Fosun agreed in March to sell its Lanvin Group fashion division through a special purpose entity. Weeks later, the company agreed to sell its US insurance group AmeriTrust to US provider AF Group. In late May, Fosun sold its remaining stake in Tsingtao Brewery for $523 million.

The group also divests stakes in infrastructure investments and sells stakes in Zhongshan Public Utilities and Shandong Taihe Water Treatment Technologies.

Moody’s noted that the company’s credit quality, which directly affects its ability to fund itself, would likely be weakened as continued divestitures would mean lower dividend income and reduce the size of its portfolio. But others, including Morgan Stanley and Japan’s Daiwa Securities, argue that the market overreacted to Moody’s move to review the company.

Guo, who began his life in eastern Zhejiang Province during the poverty-ridden chaos of Mao Zedong’s Cultural Revolution, has demonstrated a strong instinct for survival.

After a poor rural upbringing, he gained admission to the elite Fudan University in Shanghai and then set out to build one of China’s largest private companies. According to Forbes, his net worth is valued at more than $4.2 billion as of Friday.

Abroad, the acquiring conglomerate’s investments included Hollywood film production company Studio 8, New York’s One Chase Manhattan Plaza, Canadian circus operator Cirque du Soleil and British tour company Thomas Cook, although the latter two failed.

Back home, where Guo remains a household name, Fosun has amassed a sizable real estate portfolio, a stake in Minsheng Bank, one of the country’s largest private lenders, as well as a large pharmaceutical division that BioNTech has backed in a bid — not yet realized – to bring Covid-19 vaccines to China.

Chart shows how Fosun's divestitures will gain momentum in 2022

The group’s main remaining assets are interests in more than 40 companies in the healthcare, tourism, asset management, mining, steel and engineering manufacturing sectors. In 2021, the group’s total revenue was Rmb161 billion and its assets were Rmb806 billion, according to the company.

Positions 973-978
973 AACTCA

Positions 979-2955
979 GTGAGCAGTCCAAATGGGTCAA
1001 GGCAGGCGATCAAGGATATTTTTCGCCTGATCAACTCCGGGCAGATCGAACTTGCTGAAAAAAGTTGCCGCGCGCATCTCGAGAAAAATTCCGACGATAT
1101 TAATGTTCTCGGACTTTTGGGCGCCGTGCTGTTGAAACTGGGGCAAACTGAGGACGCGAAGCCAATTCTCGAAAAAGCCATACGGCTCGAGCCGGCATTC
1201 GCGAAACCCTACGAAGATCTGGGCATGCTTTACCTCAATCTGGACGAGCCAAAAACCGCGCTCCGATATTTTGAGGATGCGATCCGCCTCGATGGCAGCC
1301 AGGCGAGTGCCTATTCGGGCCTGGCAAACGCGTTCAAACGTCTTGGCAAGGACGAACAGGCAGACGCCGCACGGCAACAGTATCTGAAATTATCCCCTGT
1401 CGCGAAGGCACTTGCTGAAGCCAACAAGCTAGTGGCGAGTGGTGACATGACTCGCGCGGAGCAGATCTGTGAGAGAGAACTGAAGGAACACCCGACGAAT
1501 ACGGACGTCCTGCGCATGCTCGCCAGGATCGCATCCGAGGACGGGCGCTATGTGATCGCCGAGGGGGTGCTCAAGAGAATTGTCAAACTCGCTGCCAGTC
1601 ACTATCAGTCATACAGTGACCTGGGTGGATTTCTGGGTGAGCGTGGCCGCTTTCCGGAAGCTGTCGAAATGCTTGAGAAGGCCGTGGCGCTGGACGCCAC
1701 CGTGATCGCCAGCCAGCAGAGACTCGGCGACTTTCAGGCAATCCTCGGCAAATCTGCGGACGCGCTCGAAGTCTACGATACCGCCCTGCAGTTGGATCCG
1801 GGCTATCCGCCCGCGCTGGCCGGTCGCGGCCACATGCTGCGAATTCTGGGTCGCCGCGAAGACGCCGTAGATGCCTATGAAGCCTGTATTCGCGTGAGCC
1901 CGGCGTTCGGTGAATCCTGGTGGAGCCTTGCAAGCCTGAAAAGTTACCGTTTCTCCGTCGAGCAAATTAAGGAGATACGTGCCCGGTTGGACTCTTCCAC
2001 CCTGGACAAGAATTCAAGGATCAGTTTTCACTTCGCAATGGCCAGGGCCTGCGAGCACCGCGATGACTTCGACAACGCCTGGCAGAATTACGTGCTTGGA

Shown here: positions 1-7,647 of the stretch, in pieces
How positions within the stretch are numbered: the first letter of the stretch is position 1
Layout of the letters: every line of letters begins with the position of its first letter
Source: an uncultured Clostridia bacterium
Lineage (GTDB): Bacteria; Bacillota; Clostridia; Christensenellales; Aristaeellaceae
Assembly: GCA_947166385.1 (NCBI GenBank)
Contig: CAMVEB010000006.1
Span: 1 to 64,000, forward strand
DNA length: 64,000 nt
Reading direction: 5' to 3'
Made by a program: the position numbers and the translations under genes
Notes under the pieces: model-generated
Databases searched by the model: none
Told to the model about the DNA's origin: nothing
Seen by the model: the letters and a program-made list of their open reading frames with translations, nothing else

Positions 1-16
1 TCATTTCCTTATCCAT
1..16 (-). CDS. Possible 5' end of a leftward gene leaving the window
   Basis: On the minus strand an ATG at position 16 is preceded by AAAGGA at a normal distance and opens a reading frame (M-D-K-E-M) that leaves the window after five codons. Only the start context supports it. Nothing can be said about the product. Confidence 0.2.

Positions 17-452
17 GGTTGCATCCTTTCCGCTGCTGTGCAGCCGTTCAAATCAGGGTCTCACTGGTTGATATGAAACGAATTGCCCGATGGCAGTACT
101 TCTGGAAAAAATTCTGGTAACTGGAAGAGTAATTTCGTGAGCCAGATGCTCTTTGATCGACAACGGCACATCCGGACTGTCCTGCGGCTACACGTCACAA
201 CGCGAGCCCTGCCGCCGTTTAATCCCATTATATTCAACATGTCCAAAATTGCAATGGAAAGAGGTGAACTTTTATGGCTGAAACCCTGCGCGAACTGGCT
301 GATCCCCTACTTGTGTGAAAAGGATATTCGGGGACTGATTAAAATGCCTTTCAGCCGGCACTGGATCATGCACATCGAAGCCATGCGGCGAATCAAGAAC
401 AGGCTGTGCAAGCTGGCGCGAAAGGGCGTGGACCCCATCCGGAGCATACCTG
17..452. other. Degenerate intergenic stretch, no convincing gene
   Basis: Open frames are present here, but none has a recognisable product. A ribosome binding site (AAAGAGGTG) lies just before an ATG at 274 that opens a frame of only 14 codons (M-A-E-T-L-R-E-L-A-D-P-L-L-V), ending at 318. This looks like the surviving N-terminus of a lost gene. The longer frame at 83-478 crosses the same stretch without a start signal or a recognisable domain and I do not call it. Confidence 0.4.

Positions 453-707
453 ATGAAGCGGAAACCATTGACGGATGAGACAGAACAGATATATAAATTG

According to analysts, however, there are still unanswered questions about the group, which can be attributed to a lack of transparency and complicated structures. These are problems that have characterized failed Chinese conglomerates.

Fosun has for many years been among the groups dubbed the “gray rhinos” for the unseen but potentially immense risk they pose to China’s financial stability.

After the Xi government ended heavily leveraged foreign investments by rhinos in late 2016, many tycoons went out of business.

At the end of 2016, Guo himself was suddenly arrested for several days by the Shanghai authorities. After his arrest, his company privately downplayed the incident as a routine procedure in an investigation into then-vice mayor of the city Ai Baojun, who was later jailed on bribery charges.

But a person familiar with Guo’s situation told the FT that the investigation was more serious and that when the typically dispassionate billionaire resurfaced days later, he told a group of fellow tycoons the release was “the special day” of his been life.

Many of his colleagues were less fortunate. Xiao Jianhua, the enigmatic financier with ties to top Beijing executives, was kidnapped from the Four Seasons Hotel in Hong Kong in January 2017 and is believed to be arrested in Shanghai.

Anbang head Wu Xiaohui was arrested for embezzlement. Two top executives at travel-to-finance conglomerate HNA were arrested last year. Co-founder Wang Jian fell to his death in France in 2018. Ye Jianming, head of state-backed conglomerate CEFC, has not been seen since his arrest in early 2018.

Shih of the University of California said Guo’s future depends in part on whether his key political connections – most of whom are believed to be Shanghai party and business elites – still hold influential positions.

“I think he still has some level of protection. But the 20th Congress of the Communist Party could spell the end of the Shanghai faction’s power,” Shih said. “On the other hand, he may have cultivated new supporters.”